Why is it so important to give all military servicemembers paid family leave?

At Mom2Mom Global, we’re more than just breastfeeding support for US military families serving around the world. We are military spouses and servicemembers, and we know, firsthand, the unique challenges military families face when they have a new baby. Some of the biggest challenges stem from the fact that not all military servicemembers are given adequate paid family leave when a new baby arrives.

Recently, the Department of Defense introduced a new universal standard of 12 weeks paid maternity leave for the birth parent. As one military spouse wrote, “Our family would have two incomes and I'd still be serving the military if we’d had 12 weeks paid family leave. I couldn't fathom leaving my baby as soon as they expected me to.”

We applaud this initial change, but it doesn’t go far enough in addressing the need for military families to have time together when a new member arrives by birth, adoption, or foster care. At the time this change was announced, the Navy and Marine Corps had offered 18 weeks of maternity leave, and the Air Force was planning to follow suit. Rather than bringing the entire military up to the highest standards at the time of adoption, the DOD instead forced the Navy and Marine Corps to lower their maternity leave to 12 weeks—a step backward, particularly for servicewomen who can immediately be separated from their families once they return to work.

Under the current regulations, male, married servicemembers are eligible for 10 days of paternity leave, but this is at the discretion of their command. This means that the command can withhold this leave. Unmarried parents and female married non-birth parents are not entitled to any family leave at all. Currently, servicemembers are eligible for up to three weeks of family leave when a child is adopted, but if both parents are serving in the Armed Forces, then only one of them can take leave. In cases where families must travel to adopt their child, the entire three weeks may be taken up waiting on court paperwork, leaving no time for parents to bond with their new child or support each other and help other children adjust to the transition. No family leave is authorized when a child is placed in foster care with a servicemember’s family. The current regulations are particularly murky when it comes to family leave for the non-birth parent in same-sex couples, in which case a child born may or may not be adopted by the non-birth parent, and the non-birth parent may not be male.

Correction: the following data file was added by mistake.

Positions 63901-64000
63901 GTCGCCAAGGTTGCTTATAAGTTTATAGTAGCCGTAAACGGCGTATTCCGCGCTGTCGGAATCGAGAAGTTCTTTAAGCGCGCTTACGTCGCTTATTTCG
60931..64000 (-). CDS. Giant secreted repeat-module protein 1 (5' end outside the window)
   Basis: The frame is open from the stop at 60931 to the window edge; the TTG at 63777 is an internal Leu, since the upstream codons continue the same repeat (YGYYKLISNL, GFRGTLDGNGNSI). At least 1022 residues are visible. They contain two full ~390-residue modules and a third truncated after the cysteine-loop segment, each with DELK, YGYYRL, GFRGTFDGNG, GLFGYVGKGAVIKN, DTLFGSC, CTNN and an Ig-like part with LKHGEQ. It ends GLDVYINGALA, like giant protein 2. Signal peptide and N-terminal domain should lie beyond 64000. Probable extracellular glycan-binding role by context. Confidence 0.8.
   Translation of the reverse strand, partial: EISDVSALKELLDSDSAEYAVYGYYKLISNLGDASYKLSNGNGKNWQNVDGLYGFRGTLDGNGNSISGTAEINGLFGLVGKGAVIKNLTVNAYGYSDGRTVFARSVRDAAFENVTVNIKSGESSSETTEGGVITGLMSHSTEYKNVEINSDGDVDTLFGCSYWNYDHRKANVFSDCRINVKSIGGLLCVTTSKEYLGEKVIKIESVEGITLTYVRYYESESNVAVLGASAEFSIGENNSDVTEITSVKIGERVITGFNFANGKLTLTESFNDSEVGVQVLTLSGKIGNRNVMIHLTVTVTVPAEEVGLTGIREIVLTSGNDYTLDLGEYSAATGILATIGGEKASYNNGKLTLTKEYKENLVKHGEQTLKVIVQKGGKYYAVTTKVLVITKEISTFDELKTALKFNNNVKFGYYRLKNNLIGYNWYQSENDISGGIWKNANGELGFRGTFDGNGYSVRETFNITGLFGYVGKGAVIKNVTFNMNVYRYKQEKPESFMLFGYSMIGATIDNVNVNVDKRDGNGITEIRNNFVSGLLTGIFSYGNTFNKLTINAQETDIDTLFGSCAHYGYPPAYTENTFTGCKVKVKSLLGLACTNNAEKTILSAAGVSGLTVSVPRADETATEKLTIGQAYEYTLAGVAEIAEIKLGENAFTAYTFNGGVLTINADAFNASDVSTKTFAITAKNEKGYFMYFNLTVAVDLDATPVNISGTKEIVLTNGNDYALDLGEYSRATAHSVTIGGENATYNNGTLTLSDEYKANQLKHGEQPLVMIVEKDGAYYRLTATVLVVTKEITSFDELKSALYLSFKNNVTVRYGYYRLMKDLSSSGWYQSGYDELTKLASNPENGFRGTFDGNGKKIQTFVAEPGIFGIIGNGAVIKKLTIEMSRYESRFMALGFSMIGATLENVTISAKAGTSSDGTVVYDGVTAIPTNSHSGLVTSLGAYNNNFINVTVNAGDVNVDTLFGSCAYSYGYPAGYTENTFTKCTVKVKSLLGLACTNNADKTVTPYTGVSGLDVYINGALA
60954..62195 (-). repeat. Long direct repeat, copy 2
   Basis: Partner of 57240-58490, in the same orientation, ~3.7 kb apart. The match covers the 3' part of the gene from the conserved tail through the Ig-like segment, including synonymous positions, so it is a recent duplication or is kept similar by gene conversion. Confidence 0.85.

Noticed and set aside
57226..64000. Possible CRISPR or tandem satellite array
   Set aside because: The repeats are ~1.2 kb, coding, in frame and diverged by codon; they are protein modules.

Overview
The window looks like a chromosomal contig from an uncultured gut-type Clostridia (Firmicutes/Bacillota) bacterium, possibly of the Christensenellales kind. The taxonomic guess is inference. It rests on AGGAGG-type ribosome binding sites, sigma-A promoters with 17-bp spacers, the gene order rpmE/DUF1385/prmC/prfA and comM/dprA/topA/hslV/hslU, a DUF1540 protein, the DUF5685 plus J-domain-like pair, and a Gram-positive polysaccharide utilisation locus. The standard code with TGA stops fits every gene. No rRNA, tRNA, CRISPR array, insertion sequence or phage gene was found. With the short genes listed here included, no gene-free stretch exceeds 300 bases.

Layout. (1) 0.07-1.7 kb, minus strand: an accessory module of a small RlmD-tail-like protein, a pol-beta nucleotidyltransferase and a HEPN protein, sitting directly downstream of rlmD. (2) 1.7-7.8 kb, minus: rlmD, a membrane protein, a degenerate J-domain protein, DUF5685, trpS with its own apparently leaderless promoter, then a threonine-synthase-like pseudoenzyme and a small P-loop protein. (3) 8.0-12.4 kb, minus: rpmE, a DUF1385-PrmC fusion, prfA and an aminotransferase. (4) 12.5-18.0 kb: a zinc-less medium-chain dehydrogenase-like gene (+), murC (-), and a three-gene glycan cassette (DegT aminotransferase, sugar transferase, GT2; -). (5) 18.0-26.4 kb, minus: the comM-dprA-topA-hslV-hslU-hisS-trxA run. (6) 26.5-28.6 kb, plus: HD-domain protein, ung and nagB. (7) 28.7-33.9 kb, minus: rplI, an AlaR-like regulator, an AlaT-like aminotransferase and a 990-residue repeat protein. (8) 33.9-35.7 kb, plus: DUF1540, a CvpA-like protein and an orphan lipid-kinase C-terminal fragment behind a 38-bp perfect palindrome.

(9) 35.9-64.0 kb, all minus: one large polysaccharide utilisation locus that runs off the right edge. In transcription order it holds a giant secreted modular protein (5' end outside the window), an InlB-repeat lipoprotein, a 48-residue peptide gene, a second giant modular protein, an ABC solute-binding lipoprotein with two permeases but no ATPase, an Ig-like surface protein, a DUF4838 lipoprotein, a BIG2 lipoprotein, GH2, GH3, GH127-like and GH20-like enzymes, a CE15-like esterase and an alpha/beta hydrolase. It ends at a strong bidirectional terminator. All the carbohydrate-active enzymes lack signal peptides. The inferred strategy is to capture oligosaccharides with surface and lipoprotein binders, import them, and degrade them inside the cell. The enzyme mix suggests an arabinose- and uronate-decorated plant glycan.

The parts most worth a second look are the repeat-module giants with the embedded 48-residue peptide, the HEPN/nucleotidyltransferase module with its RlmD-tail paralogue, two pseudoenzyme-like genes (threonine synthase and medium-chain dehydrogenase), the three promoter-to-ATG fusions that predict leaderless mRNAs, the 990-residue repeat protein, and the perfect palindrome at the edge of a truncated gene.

Why is it so important to give ALL military servicemembers paid family leave? It’s the right thing for all parents in any career field, but military families often welcome new children under stressful circumstances. Permanent Changes of Station (“moves”) are frequent, and it is common for a new child to arrive during a move when a family does not have a home, their things, or their vehicles with them. The postpartum period is a vulnerable time for a new baby and a new mother, and she is still at risk for medical complications. Most people know that deployments last anywhere from 6-12 months and separate servicemembers from their families. All service branches defer female servicemembers from deploying for at least 6 months after giving birth, but none defer non-birth servicemembers. One thing that is not clear in Rep. Duckworth’s proposal is whether the 12 weeks of family leave would also apply to a deployed non-birth parent. But many people don’t realize how many other ways families are separated by military service. Unaccompanied tours, when the servicemember is sent somewhere without family, are typically 12 months. Temporary duty assignments can last anywhere from 2 to 179 days. Training exercises, either in the field or in the classroom, are a key part of advancing a military career, and they can last anywhere from a few days to several months. Breastfeeding servicemembers remain eligible for temporary duty and training assignments, and non-birth parents must remain wherever they are ordered to be.

Military families know that separation from our servicemember is a part of our lifestyle. Our military force is on duty 24 hours a day, and our servicemembers never stop serving. Because of these frequent separations, the time we do have together is extremely precious. Allowing servicemembers the time off to meet their children and care for their families during that special, fragile time strengthens families overall, and makes us more resilient during the times of separation.

Our military servicemembers deserve the chance to care for and bond with their new children. That’s why Mom2Mom Global is proud to partner with the USBC’s Parents' Month campaign and raise awareness about Rep. Tammy Duckworth’s Military Parental Leave Modernization Act.

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